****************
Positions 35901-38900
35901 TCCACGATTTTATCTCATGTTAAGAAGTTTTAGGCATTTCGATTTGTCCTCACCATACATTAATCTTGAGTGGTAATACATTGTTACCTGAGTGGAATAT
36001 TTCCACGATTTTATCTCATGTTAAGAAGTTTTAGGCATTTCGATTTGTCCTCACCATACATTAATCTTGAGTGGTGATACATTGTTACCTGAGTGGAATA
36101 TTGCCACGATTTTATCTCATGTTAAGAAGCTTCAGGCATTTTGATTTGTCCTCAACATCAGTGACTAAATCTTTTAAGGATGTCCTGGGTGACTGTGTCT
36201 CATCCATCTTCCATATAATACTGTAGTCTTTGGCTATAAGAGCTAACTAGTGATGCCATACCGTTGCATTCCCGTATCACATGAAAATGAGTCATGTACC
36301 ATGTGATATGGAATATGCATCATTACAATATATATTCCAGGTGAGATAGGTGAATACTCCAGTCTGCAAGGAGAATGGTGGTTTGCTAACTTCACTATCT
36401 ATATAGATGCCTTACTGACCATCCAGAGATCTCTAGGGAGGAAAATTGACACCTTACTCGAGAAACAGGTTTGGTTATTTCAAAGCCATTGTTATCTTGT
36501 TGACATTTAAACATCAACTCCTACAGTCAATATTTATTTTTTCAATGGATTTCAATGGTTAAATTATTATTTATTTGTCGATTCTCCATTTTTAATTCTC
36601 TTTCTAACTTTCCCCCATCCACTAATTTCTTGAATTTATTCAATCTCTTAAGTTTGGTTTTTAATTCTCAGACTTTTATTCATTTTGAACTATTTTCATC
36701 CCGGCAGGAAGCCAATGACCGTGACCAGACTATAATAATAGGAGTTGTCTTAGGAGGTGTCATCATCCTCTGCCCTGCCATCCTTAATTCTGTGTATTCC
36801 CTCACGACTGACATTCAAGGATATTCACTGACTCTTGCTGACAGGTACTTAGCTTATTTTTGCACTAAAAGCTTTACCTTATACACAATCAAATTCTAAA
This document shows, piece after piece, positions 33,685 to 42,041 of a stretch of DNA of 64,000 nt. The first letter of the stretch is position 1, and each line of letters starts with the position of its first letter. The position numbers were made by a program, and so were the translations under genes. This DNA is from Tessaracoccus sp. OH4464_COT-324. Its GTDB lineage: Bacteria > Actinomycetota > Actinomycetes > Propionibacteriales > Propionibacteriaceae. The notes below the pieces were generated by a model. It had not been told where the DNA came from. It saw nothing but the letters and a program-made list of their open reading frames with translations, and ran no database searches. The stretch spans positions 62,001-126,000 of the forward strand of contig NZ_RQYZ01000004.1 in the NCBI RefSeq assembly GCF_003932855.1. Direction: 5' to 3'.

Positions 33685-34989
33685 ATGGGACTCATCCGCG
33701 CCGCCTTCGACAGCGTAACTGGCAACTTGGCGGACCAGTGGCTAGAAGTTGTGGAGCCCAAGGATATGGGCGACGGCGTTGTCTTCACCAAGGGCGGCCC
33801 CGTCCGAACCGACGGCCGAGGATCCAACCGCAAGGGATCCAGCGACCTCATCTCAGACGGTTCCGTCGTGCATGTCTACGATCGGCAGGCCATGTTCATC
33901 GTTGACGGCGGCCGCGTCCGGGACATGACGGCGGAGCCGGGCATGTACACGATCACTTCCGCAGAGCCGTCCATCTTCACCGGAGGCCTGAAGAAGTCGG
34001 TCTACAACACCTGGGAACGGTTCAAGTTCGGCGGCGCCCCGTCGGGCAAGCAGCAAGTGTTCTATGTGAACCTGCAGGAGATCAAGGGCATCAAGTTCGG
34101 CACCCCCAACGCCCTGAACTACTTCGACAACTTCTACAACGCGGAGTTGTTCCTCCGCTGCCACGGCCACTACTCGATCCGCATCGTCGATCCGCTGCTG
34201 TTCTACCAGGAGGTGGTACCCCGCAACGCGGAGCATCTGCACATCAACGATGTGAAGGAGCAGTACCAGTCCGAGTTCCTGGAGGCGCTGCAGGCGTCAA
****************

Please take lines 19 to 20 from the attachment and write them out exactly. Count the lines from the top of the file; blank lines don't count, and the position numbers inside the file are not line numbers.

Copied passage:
34101 CACCCCCAACGCCCTGAACTACTTCGACAACTTCTACAACGCGGAGTTGTTCCTCCGCTGCCACGGCCACTACTCGATCCGCATCGTCGATCCGCTGCTG
34201 TTCTACCAGGAGGTGGTACCCCGCAACGCGGAGCATCTGCACATCAACGATGTGAAGGAGCAGTACCAGTCCGAGTTCCTGGAGGCGCTGCAGGCGTCAA